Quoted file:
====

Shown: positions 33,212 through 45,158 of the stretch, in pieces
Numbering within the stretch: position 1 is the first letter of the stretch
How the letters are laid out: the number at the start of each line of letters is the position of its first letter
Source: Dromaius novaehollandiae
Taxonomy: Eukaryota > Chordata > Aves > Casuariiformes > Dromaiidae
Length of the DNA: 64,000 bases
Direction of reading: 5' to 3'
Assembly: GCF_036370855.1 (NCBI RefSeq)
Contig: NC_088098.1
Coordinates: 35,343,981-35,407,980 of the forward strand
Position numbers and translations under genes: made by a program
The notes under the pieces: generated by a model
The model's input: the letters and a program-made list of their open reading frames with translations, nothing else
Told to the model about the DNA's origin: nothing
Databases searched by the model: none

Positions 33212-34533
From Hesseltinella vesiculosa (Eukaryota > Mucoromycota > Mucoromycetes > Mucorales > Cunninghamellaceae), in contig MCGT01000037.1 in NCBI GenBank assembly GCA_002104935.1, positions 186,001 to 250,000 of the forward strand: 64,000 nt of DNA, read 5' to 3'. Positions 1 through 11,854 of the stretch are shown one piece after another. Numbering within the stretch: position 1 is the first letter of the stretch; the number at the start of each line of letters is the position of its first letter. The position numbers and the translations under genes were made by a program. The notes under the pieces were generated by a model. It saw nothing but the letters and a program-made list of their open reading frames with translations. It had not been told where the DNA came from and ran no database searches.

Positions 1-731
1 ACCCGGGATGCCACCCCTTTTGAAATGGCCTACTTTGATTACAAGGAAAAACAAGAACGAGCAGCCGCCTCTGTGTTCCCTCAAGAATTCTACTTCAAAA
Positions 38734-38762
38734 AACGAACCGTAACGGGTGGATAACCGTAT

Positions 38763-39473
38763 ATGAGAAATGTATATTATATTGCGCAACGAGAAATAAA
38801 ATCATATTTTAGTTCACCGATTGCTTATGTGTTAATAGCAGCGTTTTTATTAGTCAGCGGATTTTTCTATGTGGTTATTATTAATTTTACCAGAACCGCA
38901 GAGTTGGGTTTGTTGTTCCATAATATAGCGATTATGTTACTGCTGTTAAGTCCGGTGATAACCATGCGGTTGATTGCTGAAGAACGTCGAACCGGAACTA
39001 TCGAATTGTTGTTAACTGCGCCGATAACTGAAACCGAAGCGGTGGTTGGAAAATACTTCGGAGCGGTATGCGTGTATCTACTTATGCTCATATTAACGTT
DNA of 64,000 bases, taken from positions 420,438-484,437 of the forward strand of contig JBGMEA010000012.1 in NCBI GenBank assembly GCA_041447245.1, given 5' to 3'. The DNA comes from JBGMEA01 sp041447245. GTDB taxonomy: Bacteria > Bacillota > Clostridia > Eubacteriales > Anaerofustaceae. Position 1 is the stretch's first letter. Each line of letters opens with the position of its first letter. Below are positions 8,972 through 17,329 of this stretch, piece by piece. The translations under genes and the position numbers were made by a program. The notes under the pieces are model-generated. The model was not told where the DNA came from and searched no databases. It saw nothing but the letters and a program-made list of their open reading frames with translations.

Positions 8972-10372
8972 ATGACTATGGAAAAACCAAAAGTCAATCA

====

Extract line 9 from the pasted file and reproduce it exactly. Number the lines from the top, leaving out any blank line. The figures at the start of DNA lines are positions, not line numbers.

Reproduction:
Contig: NC_088098.1